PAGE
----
Sasol has significant experience in CO2 point source capture, handling of chemicals (including hydrogen), and integration of processes. However, Sasol does not have proprietary DAC processes, and would therefore need to form strategic partnerships with companies that offer licensing of such processes.
Sasol’s existing operating facilities offer excellent breeding grounds for studying the integration aspects of emerging cost-effective DAC technologies. Sasol’s vast experience in the field of process engineering, integration of processes into complex facilities, and handling a multitude of chemicals and processing facilities can offer insight into the challenges of integrating a DAC process into a (petro)chemical complex and will enable optimization of all aspects of such an integrated complex.
The winner(s) will have the chance for a 1:1 scoping call with Sasol to explore further opportunities.
Sasol is a global supplier to a wide variety of industries, comprised of three distinct market-focused businesses: chemicals, energy, and Sasol ecoFT. Their portfolio is underpinned by a transition to a lower-carbon future. Through proprietary technologies and processes, the main products Sasol produces are fuel components, chemical components, and co-products for a number of applications.
Sasol has a proven track record in developing, commercializing, and integrating new technologies into existing value chains. Its existing, well-established research and technology facility in Sasolburg, South Africa is earmarked to serve as a center of excellence for technology demonstration through international collaborations, knowledge, and skills development. It will showcase the integration of emerging technologies like DAC into complex industrial operations – an essential first step for the decarbonization of several South African industries – enabling Sasol to meet its net zero by 2050 commitments.
Desired Challenge Outcomes:
Ultimately, to transition Sasol’s Secunda facility to fossil-free operations, and achieve Sasol’s net zero goal, several million tonnes of CO2 may need to be captured via DAC annually. The DAC process will need to be integrated with existing and new CO2 point source capture processes to harness the full potential reduction benefit. A successful DAC solution will:
Be able to successfully integrate into the Secunda complex
Offer integration of the captured CO2 into the feedstock value chain
Ideally, capture CO2 from both the air and point sources
Challenge Background & Considerations
Sasol’s ecoFT offers Power-to-X (PtX) licenses and is an excellent example of the application of Sasol’s goal to innovate for a better world. This challenge offers an excellent opportunity for integrating DAC technologies into PtX plants.
Significant benefits can be achieved if a DAC technology can be developed that can efficiently capture CO2 not only from air, but also from a point source. It is expected that this can lead to a more cost-effective integration into (petro)chemical complexes compared to two standalone processes. However, to date, there is no report of research focusing on this type of application. Such a process will offer the maximum benefit to both the environment and the operator of the plant.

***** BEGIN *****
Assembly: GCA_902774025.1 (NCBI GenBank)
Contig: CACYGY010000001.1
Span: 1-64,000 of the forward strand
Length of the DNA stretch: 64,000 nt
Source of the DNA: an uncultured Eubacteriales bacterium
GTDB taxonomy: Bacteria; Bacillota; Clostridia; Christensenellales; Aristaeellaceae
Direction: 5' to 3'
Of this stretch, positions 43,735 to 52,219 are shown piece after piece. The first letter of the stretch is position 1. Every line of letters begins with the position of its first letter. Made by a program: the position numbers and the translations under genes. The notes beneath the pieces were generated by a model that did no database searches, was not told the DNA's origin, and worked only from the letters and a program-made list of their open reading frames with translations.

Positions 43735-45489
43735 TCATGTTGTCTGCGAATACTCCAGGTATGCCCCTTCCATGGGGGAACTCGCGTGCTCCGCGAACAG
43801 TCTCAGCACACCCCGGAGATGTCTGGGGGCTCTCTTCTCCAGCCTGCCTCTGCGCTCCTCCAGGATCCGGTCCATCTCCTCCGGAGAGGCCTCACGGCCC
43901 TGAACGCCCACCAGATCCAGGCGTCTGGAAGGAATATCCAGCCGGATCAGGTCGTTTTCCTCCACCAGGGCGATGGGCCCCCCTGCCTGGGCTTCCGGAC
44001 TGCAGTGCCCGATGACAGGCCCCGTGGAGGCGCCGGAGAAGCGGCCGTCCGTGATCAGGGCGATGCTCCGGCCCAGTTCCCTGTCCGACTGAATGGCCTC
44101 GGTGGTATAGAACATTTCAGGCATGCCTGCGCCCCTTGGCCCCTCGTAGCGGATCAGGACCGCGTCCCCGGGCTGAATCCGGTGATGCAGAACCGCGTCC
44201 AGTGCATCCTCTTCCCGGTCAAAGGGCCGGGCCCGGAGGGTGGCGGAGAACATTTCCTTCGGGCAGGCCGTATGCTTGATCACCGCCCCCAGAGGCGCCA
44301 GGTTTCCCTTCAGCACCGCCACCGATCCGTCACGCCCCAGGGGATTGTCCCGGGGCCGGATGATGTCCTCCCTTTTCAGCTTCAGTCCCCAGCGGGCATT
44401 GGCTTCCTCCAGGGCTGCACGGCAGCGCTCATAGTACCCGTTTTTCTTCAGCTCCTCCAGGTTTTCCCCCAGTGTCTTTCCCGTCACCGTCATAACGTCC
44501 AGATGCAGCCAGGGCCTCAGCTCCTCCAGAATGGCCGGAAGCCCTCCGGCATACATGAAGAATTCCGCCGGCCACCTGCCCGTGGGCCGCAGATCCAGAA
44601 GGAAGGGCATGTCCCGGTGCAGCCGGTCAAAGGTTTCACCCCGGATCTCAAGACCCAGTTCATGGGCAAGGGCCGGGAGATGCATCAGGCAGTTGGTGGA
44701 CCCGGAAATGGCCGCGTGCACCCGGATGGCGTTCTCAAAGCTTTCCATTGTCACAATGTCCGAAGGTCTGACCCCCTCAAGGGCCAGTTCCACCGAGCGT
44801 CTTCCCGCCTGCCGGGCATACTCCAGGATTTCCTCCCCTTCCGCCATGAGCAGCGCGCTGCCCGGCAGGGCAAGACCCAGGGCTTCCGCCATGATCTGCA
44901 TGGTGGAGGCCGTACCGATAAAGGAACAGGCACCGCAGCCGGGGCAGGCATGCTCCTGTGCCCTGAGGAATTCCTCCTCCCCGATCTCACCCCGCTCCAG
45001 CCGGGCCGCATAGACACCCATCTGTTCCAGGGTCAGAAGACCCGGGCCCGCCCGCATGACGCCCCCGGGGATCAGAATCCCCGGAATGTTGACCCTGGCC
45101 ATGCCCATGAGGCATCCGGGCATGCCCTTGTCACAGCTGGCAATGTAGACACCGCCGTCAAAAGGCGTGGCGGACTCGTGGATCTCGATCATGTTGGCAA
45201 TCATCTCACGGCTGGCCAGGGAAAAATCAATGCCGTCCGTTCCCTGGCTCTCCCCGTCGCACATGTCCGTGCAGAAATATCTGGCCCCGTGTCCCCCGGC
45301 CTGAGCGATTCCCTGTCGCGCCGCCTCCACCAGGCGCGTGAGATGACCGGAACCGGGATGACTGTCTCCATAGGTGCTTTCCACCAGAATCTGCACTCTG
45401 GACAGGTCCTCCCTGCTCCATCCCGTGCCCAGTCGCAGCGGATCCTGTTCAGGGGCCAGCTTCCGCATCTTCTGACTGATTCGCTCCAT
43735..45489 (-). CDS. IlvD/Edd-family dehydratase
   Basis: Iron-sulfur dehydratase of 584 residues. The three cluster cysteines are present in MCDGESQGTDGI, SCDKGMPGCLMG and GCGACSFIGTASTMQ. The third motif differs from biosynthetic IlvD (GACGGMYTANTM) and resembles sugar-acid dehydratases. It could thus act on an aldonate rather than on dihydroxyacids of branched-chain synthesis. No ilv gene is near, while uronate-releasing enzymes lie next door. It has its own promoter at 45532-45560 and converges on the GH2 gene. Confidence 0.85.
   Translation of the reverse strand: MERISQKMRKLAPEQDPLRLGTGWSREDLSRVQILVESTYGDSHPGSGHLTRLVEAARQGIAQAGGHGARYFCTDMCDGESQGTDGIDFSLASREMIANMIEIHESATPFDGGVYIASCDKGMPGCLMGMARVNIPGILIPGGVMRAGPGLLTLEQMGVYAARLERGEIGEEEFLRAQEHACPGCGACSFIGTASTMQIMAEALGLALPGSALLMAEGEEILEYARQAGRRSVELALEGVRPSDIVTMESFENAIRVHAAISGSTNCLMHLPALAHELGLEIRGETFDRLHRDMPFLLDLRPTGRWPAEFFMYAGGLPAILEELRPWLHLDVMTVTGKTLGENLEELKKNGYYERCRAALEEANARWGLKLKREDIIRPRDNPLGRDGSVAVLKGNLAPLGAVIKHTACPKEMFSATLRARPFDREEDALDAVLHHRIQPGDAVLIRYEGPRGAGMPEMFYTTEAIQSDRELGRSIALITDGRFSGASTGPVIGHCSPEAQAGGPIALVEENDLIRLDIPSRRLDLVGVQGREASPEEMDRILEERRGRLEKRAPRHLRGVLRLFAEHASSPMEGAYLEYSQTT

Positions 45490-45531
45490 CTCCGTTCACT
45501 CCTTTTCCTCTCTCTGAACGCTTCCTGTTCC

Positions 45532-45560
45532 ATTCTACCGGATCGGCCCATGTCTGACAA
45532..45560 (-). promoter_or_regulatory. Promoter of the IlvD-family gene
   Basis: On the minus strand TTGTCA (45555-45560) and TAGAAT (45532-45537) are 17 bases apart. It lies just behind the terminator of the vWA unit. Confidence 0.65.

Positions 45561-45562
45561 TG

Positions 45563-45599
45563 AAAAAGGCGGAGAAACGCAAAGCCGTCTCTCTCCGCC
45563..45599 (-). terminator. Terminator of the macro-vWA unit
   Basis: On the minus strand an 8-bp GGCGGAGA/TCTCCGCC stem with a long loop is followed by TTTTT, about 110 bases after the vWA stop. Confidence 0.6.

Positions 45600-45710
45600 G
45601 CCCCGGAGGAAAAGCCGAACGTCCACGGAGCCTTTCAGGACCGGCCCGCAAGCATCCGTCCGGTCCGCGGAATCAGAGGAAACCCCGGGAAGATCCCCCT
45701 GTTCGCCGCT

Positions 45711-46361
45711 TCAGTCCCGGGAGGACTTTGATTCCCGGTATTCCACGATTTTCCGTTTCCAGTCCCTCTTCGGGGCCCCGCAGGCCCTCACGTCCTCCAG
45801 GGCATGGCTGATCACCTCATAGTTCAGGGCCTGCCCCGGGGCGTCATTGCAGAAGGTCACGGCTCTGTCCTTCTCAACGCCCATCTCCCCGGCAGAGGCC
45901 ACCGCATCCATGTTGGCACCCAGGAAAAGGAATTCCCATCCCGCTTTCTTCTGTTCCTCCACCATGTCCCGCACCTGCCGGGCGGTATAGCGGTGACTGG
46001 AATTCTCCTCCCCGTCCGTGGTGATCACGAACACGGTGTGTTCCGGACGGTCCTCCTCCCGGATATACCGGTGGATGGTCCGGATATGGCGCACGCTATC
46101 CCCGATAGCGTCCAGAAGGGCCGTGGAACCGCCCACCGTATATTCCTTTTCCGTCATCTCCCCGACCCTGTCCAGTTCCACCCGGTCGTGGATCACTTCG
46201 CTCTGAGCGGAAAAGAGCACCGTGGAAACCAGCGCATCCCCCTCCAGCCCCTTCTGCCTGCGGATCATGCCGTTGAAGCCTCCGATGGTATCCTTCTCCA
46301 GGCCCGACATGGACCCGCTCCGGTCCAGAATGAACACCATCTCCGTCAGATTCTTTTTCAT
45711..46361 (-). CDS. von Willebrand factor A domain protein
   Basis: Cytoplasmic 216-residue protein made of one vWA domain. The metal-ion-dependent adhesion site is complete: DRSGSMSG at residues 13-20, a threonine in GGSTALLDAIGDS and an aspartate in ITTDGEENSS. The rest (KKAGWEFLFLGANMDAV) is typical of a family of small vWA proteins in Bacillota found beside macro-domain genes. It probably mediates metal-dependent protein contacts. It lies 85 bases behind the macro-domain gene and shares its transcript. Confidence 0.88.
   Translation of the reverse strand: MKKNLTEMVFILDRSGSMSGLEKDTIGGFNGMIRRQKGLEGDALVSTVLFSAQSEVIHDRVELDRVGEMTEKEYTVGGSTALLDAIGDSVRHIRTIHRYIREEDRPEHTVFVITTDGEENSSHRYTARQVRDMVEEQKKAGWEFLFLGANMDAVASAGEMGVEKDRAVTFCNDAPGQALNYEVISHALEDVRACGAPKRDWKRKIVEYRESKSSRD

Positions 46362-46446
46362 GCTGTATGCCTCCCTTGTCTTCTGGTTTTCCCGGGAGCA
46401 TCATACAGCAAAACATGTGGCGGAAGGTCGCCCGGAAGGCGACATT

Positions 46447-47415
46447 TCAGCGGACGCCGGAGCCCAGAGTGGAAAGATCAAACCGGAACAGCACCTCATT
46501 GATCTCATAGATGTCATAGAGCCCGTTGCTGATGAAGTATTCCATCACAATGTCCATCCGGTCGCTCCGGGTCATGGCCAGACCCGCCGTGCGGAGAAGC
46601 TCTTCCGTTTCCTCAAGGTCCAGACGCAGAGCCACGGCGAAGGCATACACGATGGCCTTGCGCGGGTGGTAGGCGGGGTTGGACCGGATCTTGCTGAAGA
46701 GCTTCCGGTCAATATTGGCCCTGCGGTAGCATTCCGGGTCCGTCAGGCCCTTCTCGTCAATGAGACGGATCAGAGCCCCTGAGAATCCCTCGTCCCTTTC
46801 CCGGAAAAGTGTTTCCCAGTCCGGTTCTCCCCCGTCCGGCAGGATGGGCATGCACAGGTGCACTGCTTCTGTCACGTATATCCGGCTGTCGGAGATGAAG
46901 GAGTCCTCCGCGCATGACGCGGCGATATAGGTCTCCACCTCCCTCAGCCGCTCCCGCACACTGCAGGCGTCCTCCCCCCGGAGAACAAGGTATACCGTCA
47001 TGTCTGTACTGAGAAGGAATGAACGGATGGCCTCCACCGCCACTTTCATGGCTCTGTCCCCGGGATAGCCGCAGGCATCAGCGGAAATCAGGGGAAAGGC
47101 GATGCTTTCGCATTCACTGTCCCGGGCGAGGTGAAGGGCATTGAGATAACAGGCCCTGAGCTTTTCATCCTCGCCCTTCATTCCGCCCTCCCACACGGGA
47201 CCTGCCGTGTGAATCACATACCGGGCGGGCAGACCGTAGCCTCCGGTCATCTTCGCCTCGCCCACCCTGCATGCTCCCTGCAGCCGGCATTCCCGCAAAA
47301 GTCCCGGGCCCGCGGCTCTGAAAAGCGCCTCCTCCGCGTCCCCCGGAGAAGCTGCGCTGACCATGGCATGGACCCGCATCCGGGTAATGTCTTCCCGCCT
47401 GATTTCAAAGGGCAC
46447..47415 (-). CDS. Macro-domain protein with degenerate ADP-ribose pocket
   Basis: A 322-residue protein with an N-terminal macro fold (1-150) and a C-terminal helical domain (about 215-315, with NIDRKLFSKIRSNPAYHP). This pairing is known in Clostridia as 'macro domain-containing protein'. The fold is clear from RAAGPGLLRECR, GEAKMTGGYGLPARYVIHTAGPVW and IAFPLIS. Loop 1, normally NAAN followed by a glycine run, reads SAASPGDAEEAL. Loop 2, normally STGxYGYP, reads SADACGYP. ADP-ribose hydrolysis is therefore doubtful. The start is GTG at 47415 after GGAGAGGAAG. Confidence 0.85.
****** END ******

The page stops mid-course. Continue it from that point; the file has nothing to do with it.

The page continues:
Point Source and DAC
The solution should be able to efficiently capture CO2 not only from air, but also from a point source.
Strategic Partnership Potential
Sasol will not develop its own proprietary DAC and point source CO2 capture technologies but will rather form strategic partnerships. This applies to both existing facilities and potential future licenses that will be held by ecoFT.
Integration into the Feedstock Value Chain
There are no suitable sequestration locations in the Secunda area, therefore carbon will need to be fed into the feedstock value chain.
Sustainable Power Source
South Africa’s main electrical power supplier relies mainly on coal as a feedstock. Electricity from sustainable sources are slowly being phased in. However, to enable harnessing the full benefit of DAC it may be required to include a dedicated sustainable electricity supply in the proposed project plan and costing estimates.
Proprietary FT Technology
Sasol will continue to use its proprietary FT technology to produce its final products. Integration of the captured carbon into the feedstock value chain needs to take this into consideration, as it may be necessary to convert the captured CO2 to a more appropriate molecule for these purposes.
Approach to Sustainability
Sasol’s strategic ambition is to develop pathways to transition its existing coal- and natural gas-based operations to a preferred fossil-free future. They intend to be net zero by 2050 and are committed to accelerating their transition to a low-carbon world in support of the objectives of the Paris Agreement.
This transition will be achieved through a combination of technologies, including but not limited to
- increasing energy efficiency, point source capture of CO2
- implementation of sustainable energy sources
- and Direct Air Capture (DAC)
Sasol’s Fischer-Tropsch (FT) technology offers the opportunity to recycle the CO2 captured by DAC back into the process as feedstock to replace the dependency on fossil fuels and produce sustainably sourced carbon products such as green chemicals, green petrol/diesel, and Sustainable Aviation Fuel (SAF). Sasol has been a global leader in FT synthesis for the past seventy years.
The SDG Connect program supports the achievement of the UN Sustainable Development Goals. The SDGs addressed by this Challenge are:
- Decent work and Economic Growth (SDG 8)
- Responsible Consumption and Production (SDG 12)
- Climate Change (SDG 13)
- Partnerships for the Goals (SDG 17)